New Jersey has launched an Affordable Care Act public awareness campaign with a new website to help residents sign up for health care. The unveiling came at the War Memorial where nonprofits from across the state came to Trenton for ACA training.
“We’re going to prove that working together we will protect New Jersey,” said Gov. Phil Murphy.
New Jersey Citizen Action says despite all the criticism of the ACA and federal attempts to undermine it, the same services that were offered at the outset are still available.
“There’s been a lot of rhetoric, but the same services, the same plans, the same financial assistance, the same assistance that’s been available to consumers for the last five years is still there. And as a matter of fact, because of steps New Jersey has taken, our health plans are actually seeing a decrease in cost this year where other states are seeing an increase,” said Maura Collinsgru, health care program director at New Jersey Citizen Action.
The Murphy administration said enrollment dipped by 10 percent last year and it plans to reverse that this year by offering financial help and some plans that cost nothing or less than $100 a month.
The state also announced hundreds of thousands of dollars in grants to nonprofits to help consumers navigate enrollment. The Center for Family Services says its navigators have been invaluable in seven southern New Jersey counties since 2013.
“I can say with absolute certainty that not only would people not have insurance and not understand how it works, but families in New Jersey would suffer,” said Robin Stockton, senior program director for the Center for Family Services.
“It is not a privilege. It is a right,” said Congresswoman Bonnie Watson Coleman.
Advocates say the approach of this administration is way different than the previous administration and one they certainly welcome.
“Today we are thrilled, and I say that with every bit of passion that I can muster, to finally stand here in 2018 in partnership with the state of New Jersey,” said Collinsgru.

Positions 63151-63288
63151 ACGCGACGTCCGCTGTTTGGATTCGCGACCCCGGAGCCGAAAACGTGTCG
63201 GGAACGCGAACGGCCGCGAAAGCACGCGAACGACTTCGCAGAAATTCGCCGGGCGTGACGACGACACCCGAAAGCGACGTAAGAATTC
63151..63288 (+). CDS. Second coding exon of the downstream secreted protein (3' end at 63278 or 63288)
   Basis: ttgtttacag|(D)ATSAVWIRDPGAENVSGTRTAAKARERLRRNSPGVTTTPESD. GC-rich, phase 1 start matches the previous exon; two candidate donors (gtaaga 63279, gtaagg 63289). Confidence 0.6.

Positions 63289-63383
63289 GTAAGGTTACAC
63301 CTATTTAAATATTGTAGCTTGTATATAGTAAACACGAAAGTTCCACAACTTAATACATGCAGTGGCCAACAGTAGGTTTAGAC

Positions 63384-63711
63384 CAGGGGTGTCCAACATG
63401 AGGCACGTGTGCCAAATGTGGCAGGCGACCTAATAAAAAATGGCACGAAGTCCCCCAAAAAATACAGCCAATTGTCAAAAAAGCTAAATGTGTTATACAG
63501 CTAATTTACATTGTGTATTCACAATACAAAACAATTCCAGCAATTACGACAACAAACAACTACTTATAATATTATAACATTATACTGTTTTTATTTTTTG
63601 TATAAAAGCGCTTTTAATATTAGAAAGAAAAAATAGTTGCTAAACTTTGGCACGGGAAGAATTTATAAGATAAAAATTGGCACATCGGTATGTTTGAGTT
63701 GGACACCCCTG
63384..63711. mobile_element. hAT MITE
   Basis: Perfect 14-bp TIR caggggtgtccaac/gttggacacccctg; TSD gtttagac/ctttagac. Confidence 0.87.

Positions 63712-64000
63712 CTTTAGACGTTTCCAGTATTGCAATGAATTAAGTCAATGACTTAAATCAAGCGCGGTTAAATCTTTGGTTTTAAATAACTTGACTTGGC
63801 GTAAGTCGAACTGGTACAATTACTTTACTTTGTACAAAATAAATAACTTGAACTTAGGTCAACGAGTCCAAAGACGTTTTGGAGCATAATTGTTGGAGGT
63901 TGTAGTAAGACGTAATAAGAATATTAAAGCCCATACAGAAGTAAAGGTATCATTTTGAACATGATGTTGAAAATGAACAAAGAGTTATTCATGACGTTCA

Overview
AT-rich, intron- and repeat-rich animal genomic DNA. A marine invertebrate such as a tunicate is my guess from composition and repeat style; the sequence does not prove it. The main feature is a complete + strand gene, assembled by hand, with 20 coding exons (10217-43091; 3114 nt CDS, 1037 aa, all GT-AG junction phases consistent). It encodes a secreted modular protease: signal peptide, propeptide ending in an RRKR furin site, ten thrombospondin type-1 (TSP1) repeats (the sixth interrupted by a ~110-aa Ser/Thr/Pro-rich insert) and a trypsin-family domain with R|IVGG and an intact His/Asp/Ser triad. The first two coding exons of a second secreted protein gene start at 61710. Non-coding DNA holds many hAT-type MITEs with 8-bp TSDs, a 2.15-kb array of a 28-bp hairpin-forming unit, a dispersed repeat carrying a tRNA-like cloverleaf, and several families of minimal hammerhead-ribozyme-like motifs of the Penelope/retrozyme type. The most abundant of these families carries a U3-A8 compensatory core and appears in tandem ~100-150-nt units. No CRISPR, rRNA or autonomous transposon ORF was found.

“For the first time since the implementation of the ACA, New Jersey is all in,” said New Jersey Department of Banking and Insurance Commissioner Marlene Caride.
“What a difference a governor can make,” said Sen. Bob Menendez.
Another difference is that when consumers call for help, folks in New Jersey will answer their questions instead of someone from out of state. Nonprofits are not the only ones setting up for enrollment. The Elizabeth Public Library is too.
“I think that we’re unique in our communities in a sense that we’re not selling things. We’re not selling things. We’re a nonprofit, noncommercial space so that gives us a unique space to stand in that we could sort of become this neutral ground,” said Andrew Luck, assistant director at the Elizabeth Public Library.
In January, Murphy signed Executive Order 4 directing some state agencies to provide ACA enrollment information to the public. The governor says Tuesday marks New Jersey taking the lead and showing states and Washington how to help consumers sign up for health coverage.
“I know President Trump is working on that caravan morning noon and night so I hope if he gets a minute to listen to us today — Take it from New Jersey, when you uphold the principles of the Affordable Care Act, you end up with more affordable health care,” Murphy said.
Open enrollment begins Thursday and runs for 6 weeks.